“Christmas Eve was, with us, owned of God,” Pitezel wrote of the 1843 season. “We had our house neatly trimmed with evergreens furnished to hand in such abundance, and well lighted. The meeting was attended by our own and some of the Catholic Indians.”

Some two decades later, Henry Hobart, a school teacher at the Cliff mine during 1862-63, wrote of a social that he attended.

“Christmas nigh, I spent at a social party at Mr. (Daniel) Brockway’s Hotel in Eagle River,” Hobart recorded in his diary. “Custom makes it binding on the respectable class to attend this party.”

The difference between this party and the Christmas Eve ball 20 years earlier was that Brockway’s party was indeed alcohol-free, well-refined, and within Christian principles. Brockway’s brother was a Methodist missionary at the Indian agency at L’Anse, which is where Pitezel operated from. Methodism forbade alcohol consumption, and Hobart founded two temperance organizations while he was at Cliff. He also taught Sunday School.

Christmas had, indeed, by 1800, largely fallen out of cultural practice in both Great Britain and the United States. When Oliver Cromwell deposed King Charles I of England and overthrew the British government in 1649, and instilled a Parliament made up mostly of Puritans. They banned Christmas. Eventually, the Republic was not what the vast majority of British wanted, Charles II was placed on the throne, and the ban on Christmas was lifted.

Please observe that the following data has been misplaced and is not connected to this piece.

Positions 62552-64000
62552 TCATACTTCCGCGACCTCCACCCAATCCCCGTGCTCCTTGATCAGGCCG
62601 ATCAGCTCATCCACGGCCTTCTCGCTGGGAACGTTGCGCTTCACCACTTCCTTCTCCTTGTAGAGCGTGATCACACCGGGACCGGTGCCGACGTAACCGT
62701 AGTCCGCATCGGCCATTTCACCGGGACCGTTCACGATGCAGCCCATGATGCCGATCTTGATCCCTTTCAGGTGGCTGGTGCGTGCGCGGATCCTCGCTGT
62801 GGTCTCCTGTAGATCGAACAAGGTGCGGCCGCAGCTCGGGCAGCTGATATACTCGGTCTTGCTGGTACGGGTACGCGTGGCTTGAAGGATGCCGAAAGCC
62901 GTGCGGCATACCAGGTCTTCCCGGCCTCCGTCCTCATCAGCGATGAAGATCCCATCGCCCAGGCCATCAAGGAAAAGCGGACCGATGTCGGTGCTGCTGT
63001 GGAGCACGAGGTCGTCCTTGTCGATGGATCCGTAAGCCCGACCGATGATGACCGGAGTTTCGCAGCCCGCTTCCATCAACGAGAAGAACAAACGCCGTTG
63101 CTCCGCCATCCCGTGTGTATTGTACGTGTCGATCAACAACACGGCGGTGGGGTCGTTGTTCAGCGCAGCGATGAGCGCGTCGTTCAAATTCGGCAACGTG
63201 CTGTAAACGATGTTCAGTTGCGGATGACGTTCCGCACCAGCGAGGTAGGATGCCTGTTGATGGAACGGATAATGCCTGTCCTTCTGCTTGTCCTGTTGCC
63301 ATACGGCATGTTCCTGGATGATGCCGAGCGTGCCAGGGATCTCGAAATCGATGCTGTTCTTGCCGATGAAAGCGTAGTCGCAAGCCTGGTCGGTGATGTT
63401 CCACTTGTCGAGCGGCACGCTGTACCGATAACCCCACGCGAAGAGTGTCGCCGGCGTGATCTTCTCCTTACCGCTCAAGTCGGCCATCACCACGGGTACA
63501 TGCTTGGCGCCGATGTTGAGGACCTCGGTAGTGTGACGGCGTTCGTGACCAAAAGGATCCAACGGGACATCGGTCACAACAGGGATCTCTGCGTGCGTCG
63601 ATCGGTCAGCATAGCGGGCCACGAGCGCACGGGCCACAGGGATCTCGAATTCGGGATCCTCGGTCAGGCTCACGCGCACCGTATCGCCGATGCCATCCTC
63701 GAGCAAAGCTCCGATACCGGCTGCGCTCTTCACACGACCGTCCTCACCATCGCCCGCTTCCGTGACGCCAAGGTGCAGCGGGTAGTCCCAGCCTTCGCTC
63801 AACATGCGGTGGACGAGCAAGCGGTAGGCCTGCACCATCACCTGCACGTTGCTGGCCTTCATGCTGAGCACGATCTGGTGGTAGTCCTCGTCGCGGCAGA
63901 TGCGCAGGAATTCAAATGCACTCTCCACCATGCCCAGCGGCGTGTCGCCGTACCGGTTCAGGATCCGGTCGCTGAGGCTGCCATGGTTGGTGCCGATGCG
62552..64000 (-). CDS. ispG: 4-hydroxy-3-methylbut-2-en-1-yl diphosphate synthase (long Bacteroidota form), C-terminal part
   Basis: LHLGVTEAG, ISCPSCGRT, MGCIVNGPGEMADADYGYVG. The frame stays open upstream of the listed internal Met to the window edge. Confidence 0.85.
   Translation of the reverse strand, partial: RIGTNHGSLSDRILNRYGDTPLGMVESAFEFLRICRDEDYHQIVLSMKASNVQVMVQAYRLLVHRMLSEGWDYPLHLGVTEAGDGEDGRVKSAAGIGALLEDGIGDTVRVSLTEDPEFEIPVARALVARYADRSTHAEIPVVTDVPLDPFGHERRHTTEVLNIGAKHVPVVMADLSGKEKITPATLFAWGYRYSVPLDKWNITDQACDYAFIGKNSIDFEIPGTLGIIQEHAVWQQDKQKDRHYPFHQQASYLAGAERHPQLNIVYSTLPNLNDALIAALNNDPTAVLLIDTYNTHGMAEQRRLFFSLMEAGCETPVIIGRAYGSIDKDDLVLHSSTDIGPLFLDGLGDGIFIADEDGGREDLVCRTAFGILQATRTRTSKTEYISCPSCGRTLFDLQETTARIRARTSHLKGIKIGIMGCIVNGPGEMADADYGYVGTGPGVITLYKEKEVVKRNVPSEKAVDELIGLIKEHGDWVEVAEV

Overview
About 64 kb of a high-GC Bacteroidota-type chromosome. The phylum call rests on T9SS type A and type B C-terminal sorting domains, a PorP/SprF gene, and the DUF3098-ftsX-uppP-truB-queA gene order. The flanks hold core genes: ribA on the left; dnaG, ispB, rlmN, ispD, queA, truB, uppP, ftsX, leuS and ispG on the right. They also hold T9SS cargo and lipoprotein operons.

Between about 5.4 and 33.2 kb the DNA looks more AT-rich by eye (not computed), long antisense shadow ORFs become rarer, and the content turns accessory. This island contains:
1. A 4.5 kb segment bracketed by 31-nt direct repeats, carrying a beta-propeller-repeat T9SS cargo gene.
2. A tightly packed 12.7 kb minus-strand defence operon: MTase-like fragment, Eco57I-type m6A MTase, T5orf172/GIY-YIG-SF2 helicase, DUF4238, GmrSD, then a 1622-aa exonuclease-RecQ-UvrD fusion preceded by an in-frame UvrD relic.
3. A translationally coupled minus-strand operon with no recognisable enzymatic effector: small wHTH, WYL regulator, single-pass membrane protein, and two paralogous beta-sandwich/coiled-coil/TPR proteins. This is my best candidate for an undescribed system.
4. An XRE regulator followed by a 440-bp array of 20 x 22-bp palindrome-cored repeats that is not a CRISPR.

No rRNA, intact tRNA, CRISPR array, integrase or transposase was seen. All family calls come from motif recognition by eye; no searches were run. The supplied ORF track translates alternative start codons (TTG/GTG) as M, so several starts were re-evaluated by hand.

People were tired of religion, however, and religious wars, and Oliver Cromwell, and gradually, Christmas went into decline as a religious holiday. Given to secularism, little by little, it fell out of practice. In October, 1843, while the mineral agency was settling in for the winter, in far off London, a writer named Charles Dickens missed Christmas, and set out to re-inspire people to celebrate it –this time, not as a secular holiday, nor as a religious holy day, and not as a commercial day for selling and buying — but as a family-centered, spiritual holy day of thanksgiving, and remembrance of the promises of Scripture. As a start to that end, Dickens, in that autumn, published A Christmas Carol.

Although Christmas got off to a slow start in the Lake Superior Copper Mining District, it soon gained huge population. The primary reason it was slow to catch on, was because there was no one in the district to really celebrate it.

Graham Jaehnig has a BA of Social Science/History from Michigan Technological University, and an MA in English/Creative Nonfiction Writing from Southern New Hampshire University. He is internationally known for his writing on Cornish immigration to the United States mining districts.